The Future of Test Equipment and the Role of Proactive Network Maintenance
As seen on Volpefirm
3.19.14 by Brady Volpe
At a recent convention, I had the opportunity to listen to Daniel Howard, CTO of the SCTE, speak about how Comcast is using, Rohde & Schwarz in conjunction with their PNM (Proactive Network Maintenance) Scout Flux system. This highlights that although PNM is the future of troubleshooting cable plant problems proactively, high-end test equipment will still be needed. One common thread across the industry that I like to re-iterate is that the cable plant does not get better over time – it only perpetually degrades and we must always keep this in mind. Proactively finding issues (loose connectors, loose or corroded center seizer screws, etc.) before they become problems is how Comcast (the world’s largest MSO) run’s it’s cable plant. Hearing about how they are continually improving their metrics is really impressive.
PNM is the future of proactively maintaining a cable plant but their will still be a need for good test equipment. PNM will displace some types of low end test equipment – this is being discussed more and more by operators and even by test equipment vendors. Expensive and overly complicated test equipment bundles that are hard to install and need endless man-hours to maintain and only show problems after they occur (re-active not proactive) will be thought of as antiquated in the near future. But don’t discard the need for higher end test equipment. This is due to a lot of the basic meters (yet expensive meters) not needing to be be purchased in their current volume or at all. There are still impairments such as impulse noise on the upstream that we are struggling to find a good solution to combat and PNM has not reached the maturity to resolve these issues. PNM does open up the CAPEX for higher end test equipment that used to be unobtainable due to budget limitations.
In speaking with a leading provider of high-end test equipment focused on forward innovation of test & measurement, Greg Kregoski of Rohde & Schwarz had the following comments about the value proposition of troubleshooting hard-to-find impairments including impulse noise and LTE. “It’s already well understood that LTE ingress into a cable system can create havoc on a digital set-top box’s ability to demodulate and decode a video signal. So if there is RF ingress coming from an LTE device one might expect video quality problems to occur. This of course leads to customers satisfaction issues. But if there is RF egress coming from a leaking cable plant there is much more at stake than just customer satisfaction problems from the wireless consumer. Cable egress into the LTE band can be a source of reprimand from the FCC including warnings and fines. Therefore it’s imperative for a cable operator to maintain the plant in such a way as to minimize any and all leakage.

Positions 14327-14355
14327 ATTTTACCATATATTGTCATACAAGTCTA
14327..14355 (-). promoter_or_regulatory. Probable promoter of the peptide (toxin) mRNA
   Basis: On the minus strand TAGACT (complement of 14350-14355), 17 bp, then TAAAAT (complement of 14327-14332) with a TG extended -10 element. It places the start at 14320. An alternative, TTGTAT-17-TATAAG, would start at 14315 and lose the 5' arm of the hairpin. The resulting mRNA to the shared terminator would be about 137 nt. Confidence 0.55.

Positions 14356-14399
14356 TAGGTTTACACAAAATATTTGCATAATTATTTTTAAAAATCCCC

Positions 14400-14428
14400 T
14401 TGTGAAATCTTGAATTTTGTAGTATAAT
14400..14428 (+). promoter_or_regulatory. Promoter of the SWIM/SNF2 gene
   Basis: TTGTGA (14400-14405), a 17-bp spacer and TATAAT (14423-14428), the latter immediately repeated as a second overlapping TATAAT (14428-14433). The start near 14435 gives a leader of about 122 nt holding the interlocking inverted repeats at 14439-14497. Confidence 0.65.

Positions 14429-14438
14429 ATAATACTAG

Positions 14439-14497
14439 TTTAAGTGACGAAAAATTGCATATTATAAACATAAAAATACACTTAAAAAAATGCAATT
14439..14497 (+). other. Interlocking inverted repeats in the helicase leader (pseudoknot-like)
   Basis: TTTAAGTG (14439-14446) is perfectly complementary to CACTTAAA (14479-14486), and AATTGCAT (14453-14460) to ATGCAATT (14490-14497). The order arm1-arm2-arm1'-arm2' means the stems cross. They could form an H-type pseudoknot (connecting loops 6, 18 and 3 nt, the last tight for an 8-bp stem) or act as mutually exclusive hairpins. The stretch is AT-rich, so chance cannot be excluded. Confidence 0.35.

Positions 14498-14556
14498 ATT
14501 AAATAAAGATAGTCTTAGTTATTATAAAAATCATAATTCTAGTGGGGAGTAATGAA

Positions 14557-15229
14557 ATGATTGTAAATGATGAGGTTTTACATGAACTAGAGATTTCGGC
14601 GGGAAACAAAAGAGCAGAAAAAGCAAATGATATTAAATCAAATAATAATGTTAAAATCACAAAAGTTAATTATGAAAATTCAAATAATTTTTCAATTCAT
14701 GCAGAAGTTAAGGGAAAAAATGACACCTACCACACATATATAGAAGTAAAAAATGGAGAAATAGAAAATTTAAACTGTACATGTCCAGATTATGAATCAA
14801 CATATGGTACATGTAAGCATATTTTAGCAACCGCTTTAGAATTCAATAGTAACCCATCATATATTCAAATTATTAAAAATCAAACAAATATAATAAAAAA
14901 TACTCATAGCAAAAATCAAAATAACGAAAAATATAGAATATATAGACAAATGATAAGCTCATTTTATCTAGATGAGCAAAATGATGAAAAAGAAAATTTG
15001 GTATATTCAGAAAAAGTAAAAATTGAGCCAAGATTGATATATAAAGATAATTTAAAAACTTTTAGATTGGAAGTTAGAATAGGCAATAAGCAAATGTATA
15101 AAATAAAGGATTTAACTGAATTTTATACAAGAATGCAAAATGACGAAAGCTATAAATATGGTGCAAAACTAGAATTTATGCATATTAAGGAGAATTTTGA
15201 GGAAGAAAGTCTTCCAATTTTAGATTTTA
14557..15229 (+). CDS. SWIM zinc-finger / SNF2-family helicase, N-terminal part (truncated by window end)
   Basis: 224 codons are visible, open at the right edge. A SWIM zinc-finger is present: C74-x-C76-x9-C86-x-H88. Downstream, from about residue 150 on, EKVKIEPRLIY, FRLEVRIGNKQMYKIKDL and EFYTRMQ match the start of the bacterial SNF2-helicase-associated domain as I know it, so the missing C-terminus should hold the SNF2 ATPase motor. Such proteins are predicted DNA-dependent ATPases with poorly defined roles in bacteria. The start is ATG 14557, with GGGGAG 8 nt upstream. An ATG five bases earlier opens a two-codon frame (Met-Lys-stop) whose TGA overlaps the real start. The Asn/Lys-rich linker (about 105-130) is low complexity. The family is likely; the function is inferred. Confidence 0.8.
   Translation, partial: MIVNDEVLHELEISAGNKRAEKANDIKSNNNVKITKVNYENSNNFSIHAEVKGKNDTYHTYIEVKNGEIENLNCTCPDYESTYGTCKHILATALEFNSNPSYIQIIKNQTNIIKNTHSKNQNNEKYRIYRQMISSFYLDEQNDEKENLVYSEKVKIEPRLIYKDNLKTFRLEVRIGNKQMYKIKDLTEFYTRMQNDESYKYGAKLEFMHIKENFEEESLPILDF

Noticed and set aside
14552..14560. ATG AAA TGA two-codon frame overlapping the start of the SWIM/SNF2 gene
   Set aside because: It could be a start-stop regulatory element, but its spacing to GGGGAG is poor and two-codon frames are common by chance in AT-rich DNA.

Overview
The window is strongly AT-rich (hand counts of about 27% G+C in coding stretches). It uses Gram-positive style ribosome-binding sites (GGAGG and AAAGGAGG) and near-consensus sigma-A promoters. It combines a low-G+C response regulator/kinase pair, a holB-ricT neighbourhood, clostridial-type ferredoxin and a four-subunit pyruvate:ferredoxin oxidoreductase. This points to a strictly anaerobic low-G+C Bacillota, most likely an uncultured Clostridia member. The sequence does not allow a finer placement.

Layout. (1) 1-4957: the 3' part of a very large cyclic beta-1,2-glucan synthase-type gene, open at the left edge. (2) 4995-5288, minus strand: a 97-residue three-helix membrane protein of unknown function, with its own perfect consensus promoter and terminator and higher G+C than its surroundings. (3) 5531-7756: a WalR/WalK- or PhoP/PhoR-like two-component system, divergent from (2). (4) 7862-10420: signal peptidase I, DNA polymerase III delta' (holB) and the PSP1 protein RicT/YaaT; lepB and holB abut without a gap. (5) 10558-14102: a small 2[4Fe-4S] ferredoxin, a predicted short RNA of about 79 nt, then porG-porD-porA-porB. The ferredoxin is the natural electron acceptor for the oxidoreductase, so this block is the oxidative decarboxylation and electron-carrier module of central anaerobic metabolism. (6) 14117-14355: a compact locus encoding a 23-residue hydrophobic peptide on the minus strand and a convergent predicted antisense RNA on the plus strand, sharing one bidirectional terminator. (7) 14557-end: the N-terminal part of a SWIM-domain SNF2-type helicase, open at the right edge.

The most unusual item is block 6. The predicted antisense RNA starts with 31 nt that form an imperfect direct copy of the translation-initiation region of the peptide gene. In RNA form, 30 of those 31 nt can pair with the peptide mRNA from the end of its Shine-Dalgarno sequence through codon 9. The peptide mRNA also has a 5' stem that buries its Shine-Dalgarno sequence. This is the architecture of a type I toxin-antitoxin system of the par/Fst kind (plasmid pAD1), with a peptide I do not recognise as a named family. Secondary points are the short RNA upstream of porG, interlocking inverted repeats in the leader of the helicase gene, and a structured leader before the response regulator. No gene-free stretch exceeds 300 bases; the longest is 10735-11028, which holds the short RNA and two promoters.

Finding leaks in today’s cable plant is much more challenging than it used to be. In the past the FCC’s primary enforcement of cable egress was in the VHF aeronautical band (108-139 MHz). But with QAM channels present just about everywhere on a modern digital cable TV plant the opportunity for interference with external wireless services from egress is almost a sure thing. Considering how much money the wireless operators have paid for this beach front UHF spectrum they will most likely exercise their right to get the FCC involved should the cable operator not react in a quick and responsible manner in remedying leaks in the 700 MHz band.”
Rohde & Schwarz offers two handheld solutions to finding leaks in today’s all-digital cable plant. We haven’t reviewed these ourselves so we will currently leave it up to you to investigate however, from our experience Rohde & Schwarz has a history of building quality product.
The following is a great example of a LTE ingress issue.
So while this example shows an issue with the set-top box it demonstrates the identical issue that LTE will have if it ingresses onto your cable plant. Similarly, if you have ingress you also have egress (in most cases). So as Greg indicated in his comments, you have a high probability of the FCC knocking on your headend and potentially facing fines as your cable plant signals could very likely be invading on the Telco’s LTE wireless space. These are very serious issues for everyone involved, including the subscriber.
Even worse, if you place your DOCSIS carriers in the 700 MHz band the LTE interference will have a very dramatic performance degradation on data. This will be quite noticeable on VoIP. The challenge is identifying what is causing the downstream VoIP issues as they will be intermittent. Subscribers will complain about hearing intermittent robo-voice and even dropped called. Downstream data traffic will slow down. You will struggle to find the issue as it comes and goes. So look for LTE interference or don’t put the DOCSIS channels in the 700 MHz band to avoid the problem altogether.